Not this Marianas Trench!

The Mariana Trench (or Marianas Trench – however this is also the name of a Canadian punk rock band) is the deepest part of the world’s oceans. How deep you ask? The maximum depth is 11,034 metres deep ( 36 200 ft)…or, just over 11 kilometres (6.8 miles).  If Mount Everest was dropped into the Mariana trench, its peak would still be 1.6 km (a mile) underwater . It’s 2, 542 km (1,580 miles) long and 69 km (43 miles) wide.

Trench location

The trench is part of a global network of deep trenches, called troughs, that cut through the ocean floor. They form when two tectonic plates collide and one plate dives beneath the other into the Earth’s mantle, forming an ocean trench.

At the bottom of the trench, the water column above exerts a pressure of 1,086 bars (8 tons per square inch): that’s over 1000 times the standard atmospheric pressure at sea level.

How can anything possibly survive down there? The record for deep sea diving for humans is just over 300 meters. We can survive at much greater heights above sea level (providing a source of oxygen). The difference is due to the air within our lungs! Our lung’s capacity exerts only a certain amount of outward pressure. As the difference between the outward pressure in the lungs and the inward pressure of water increases, there is a greater force pushing into the surface of the body. The sheer weight of the water above you is incredible; one cubic metre of water weighs one tonne, so imagine what it’s like to have 11 kilometres worth of pressure on you.

At this pressure, the actual density of water changes. The water at the bottom of the Mariana trench has increased by nearly 5%. Therefore, 95 litres of water at the bottom of the Mariana trench will contain the same mass as 100 litres at the surface! Down below, at the bottom of the trench, the temperature ranges between 1 to 4°C, and because it’s so deep, the suns rays can’t reach it, so it’s pitch black at the bottom. At 3,960 meters(13,000 feet) is the abyssal zone, where light no longer penetrates the water and bioluminescent creatures glow in the dark.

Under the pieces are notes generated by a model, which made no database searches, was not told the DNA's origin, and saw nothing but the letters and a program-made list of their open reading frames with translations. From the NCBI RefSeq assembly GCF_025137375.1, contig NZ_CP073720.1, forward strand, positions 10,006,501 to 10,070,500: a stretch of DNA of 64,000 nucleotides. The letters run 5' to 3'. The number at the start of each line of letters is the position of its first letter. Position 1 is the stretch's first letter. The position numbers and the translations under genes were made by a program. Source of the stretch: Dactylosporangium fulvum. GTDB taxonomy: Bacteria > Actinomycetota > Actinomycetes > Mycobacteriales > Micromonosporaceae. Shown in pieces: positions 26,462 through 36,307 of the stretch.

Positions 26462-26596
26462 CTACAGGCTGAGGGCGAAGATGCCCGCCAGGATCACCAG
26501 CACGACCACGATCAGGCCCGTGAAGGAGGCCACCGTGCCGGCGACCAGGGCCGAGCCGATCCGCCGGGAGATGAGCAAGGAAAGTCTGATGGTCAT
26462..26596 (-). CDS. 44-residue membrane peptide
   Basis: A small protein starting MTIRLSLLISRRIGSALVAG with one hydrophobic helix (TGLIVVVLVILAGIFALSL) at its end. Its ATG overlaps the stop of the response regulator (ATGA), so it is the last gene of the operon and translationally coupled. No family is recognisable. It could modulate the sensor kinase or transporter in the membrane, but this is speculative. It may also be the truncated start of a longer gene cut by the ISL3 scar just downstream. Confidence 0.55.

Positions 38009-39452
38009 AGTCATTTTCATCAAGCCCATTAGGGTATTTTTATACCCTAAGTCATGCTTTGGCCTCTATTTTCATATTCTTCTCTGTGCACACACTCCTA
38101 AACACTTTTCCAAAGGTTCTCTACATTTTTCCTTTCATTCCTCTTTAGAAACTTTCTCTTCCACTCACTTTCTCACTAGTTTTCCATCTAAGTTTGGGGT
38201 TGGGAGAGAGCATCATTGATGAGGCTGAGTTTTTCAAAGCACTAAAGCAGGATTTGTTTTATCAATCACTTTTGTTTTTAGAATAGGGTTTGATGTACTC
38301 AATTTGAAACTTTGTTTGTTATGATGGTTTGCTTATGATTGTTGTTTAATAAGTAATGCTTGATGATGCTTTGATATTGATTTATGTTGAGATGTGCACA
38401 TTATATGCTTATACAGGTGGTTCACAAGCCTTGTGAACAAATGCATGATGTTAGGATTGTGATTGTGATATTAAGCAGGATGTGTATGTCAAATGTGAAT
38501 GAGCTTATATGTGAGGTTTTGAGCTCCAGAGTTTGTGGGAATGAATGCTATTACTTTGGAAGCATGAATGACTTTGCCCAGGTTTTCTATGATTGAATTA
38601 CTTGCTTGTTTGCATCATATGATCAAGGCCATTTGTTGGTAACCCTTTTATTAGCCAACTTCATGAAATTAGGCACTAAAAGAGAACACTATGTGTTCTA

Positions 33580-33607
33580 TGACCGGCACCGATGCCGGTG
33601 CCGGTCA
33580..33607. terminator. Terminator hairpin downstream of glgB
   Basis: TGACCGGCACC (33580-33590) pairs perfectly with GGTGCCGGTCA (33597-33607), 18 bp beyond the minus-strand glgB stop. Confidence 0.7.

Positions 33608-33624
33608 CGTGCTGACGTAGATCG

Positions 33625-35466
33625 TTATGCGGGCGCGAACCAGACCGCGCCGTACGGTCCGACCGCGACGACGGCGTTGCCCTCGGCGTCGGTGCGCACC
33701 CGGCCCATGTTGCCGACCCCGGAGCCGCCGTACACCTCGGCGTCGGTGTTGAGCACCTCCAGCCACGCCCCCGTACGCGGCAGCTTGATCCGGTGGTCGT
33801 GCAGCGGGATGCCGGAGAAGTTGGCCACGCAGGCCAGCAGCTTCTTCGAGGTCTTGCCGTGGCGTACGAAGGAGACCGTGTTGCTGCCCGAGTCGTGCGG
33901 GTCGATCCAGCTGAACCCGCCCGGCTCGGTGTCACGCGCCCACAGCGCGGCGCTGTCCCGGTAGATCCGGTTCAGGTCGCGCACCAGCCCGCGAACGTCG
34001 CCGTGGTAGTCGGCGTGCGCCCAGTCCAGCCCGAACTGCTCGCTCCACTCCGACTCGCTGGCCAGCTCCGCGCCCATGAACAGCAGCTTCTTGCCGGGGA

Conspiracy theory!

Although the trench is the deepest part of the ocean, it is not the closest to the center of the Earth. This is because the Earth is not a perfect sphere, but rather is slightly squashed with the smallest diameter at the poles. The radius at the poles is 25 kilometers less than at the equator. Due to this, parts of the Arctic seabed are at least 13 kilometers closer to the Earth’s center than the deepest part of the Mariana trench.The area called ‘Challenger Deep’ is the deepest part of the trench. Humans have only entered it twice. First in 1960 in a US Navy bathyscaphe called the Trieste. It took five hours to get down there and then it was too cloudy to see anything other than a flatish looking fish. But this did confirm that life at those crushing pressures was possible. Then in 2012, James Cameron descended in the Deepsea Challenger alone. This time taking just two hours to descend, the craft was able to pick-up samples and film the dark depths.

Foraminifera – filaments catch food.

So what’s down there? Well, there’s amphipoda, which are a bit like shrimp. Then there’s the sea cucumbers which are echinoderms. This type lay on the ocean floor all facing the same direction to catch small meals as they drifted by. There are also Foraminifera which are protists and Xenophyophores which are so delicate it wasn’t possible to collect samples…plus, the odd jellyfish. Therefore we see that biodiversity decreases with depth. So it’s a pretty uninspiring place down there. No colour and little movement; all very different to the ocean surface.


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